In every research, two of the most important aspects that determine the success of the study are the research question and appropriate research design. Once a research question has been selected, the best design to approach it is identified which ensures validity and reliability of the results. Several research designs have been developed which depends on the research nature. In the research question regarding future of global energy, the best design I would adopt is the mixed method.
Based on the research approach selected, it is possible to identify the best design from an array which depends on the nature of the study. Two main approaches determine the research design selected which are qualitative and quantitative. In the quantitative approach, it is based on variables relationship with the goal while the qualitative model refers to describing the phenomenon. Examples of research designs include correlational, case studies, experimental and grounded theory. The correlational design is described as exploring the relationship between different variables through a correlational analysis to determine the extent to which the variables are related (Canyon, 2012). An example is determining the relationship between the efficiency of an energy system and the source such as solar systems. The case study research design identifies a single situation and critically analyse the information based on a specified goal. An example of applying this design is understanding the effect of recalling cars in automotive companies.
Another research design is experimental which is used in a study testing a product and observing if it makes a difference before it is adopted. An example of using such a design is when testing an evidence-based practice in a hospital, for example, the effectiveness of music therapy in intensive care units. The grounded theory research design focuses on understanding a phenomenon or a situation to aid in developing a model or a process (Canyon, 2012). Most common design is the mixed research that combines both qualitative and quantitative approaches. It is used when data and description are required in a study. An example is measuring the effect of performance appraisal in organizations. The mixed approach is considered one of the most effective approaches in research.
I am interested in energy and the future of our electricity production to satisfy the increasing. On the other hand, I am concerned on environmental sustainability based on the current sources of energy such as fossil fuels. Additionally, the world is shifting towards renewable energy in an attempt to curb the energy challenges we are facing currently and also to satisfy the future demand which is estimated to double. With this regard, my research question will be; what is the possibility of renewable sources of energy suiting our future electricity demands and as well address the issue of greenhouse gases emissions? To approach this study, I will employee the mixed research design since both qualitative and quantitative approaches are essential in providing results for the question. Specifically, I will employ the use of both case studies and correlational designs. The reasons for this is to understand the relationship between energy demand and the need to use the renewable sources while on the other hand study some of the milestones regarding the use of renewable energies. Among the studies will be those by Bajpai & Dash (2012) on the hybrid energy systems, Erdinc & Uzunoglu (2012) on designing hybrid systems and that by Lund et al. (2014) regarding the fourth generation district heating. Similarly, it is important to consider some studies such as global potential for renewable energy (Moriarty & Honnery, 2012) and electric vehicles and electric grid by Richardson (2013)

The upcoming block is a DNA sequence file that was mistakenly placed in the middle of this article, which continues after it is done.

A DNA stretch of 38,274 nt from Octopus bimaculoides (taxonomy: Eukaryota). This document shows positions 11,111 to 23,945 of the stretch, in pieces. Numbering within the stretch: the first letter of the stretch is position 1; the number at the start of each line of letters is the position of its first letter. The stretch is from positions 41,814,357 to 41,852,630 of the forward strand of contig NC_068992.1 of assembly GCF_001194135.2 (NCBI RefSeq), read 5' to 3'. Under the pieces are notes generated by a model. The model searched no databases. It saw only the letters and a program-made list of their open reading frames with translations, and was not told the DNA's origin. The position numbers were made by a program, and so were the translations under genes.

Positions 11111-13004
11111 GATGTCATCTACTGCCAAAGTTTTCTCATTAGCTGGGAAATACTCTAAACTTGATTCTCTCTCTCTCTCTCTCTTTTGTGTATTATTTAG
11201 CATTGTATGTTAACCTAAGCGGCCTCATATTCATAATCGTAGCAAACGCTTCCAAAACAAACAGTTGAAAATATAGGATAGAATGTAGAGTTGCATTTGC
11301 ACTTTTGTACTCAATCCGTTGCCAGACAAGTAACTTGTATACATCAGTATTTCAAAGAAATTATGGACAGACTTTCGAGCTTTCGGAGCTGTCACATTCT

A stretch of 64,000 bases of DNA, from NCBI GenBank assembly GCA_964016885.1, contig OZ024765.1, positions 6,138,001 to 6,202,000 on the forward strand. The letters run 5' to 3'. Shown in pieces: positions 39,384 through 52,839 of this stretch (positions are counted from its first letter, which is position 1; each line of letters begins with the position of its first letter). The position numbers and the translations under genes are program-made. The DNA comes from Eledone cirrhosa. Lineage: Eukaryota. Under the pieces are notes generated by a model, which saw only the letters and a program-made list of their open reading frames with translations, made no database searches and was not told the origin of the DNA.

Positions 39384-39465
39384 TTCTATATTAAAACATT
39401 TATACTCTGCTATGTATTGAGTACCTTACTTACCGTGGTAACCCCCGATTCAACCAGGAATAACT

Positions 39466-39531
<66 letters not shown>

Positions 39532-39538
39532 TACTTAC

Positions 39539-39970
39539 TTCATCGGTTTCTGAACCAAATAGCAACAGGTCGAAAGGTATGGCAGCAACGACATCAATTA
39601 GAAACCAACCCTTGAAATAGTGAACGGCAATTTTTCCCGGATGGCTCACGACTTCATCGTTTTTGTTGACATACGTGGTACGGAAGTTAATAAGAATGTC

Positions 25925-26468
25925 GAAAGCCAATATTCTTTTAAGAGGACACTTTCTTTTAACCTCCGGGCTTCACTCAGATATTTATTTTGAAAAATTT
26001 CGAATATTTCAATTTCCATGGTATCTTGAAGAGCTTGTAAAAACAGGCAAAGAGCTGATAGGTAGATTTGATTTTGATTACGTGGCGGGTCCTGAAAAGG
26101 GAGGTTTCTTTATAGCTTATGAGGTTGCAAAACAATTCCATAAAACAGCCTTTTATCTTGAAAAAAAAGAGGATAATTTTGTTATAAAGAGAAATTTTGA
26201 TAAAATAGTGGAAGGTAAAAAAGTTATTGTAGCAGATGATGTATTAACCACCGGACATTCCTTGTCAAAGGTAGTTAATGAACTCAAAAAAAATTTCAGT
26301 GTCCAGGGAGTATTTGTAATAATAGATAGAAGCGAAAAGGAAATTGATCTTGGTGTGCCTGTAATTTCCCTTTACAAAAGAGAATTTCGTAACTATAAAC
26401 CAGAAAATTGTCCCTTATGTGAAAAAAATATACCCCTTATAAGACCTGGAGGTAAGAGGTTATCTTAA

In conclusion, developing a research question and selecting the best research design determines the results and effectiveness of a study. It is, therefore, important for the researcher to consider the best design that suits their study. The mixed research design, one of the most effective is best suited if more comprehensive study results are desired.
Bajpai, P., & Dash, V. (2012). Hybrid renewable energy systems for power generation in stand-alone applications: a review. Renewable and Sustainable Energy Reviews, 16(5), 2926-2939. http://dx.doi.org/10.1016/j.rser.2012.02.009
Canyon, G. (2012, May 2). Research tutorials. Retrieved September 24, 2016, from https://cirt.gcu.edu/research/developmentresources/tutorials/researchdesigns
Erdinc, O., & Uzunoglu, M. (2012). Optimum design of hybrid renewable energy systems: Overview of different approaches. Renewable and Sustainable Energy Reviews, 16(3), 1412-1425. http://dx.doi.org/10.1016/j.rser.2011.11.011
Lund, H., Werner, S., Wiltshire, R., Svendsen, S., Thorsen, J. E., Hvelplund, F., & Mathiesen, B. V. (2014). 4th Generation District Heating (4GDH): Integrating smart thermal grids into future sustainable energy systems. Energy, 68, 1-11. http://dx.doi.org/10.1016/j.energy.2014.02.089
Moriarty, P., & Honnery, D. (2012). What is the global potential for renewable energy? Renewable and Sustainable Energy Reviews, 16(1), 244-252. http://dx.doi.org/10.1016/j.rser.2011.07.151
Richardson, D. B. (2013). Electric vehicles and the electric grid: A review of modelling approaches, Impacts, and renewable energy integration. Renewable and Sustainable Energy Reviews, 19, 247-254. http://dx.doi.org/10.1016/j.rser.2012.11.042
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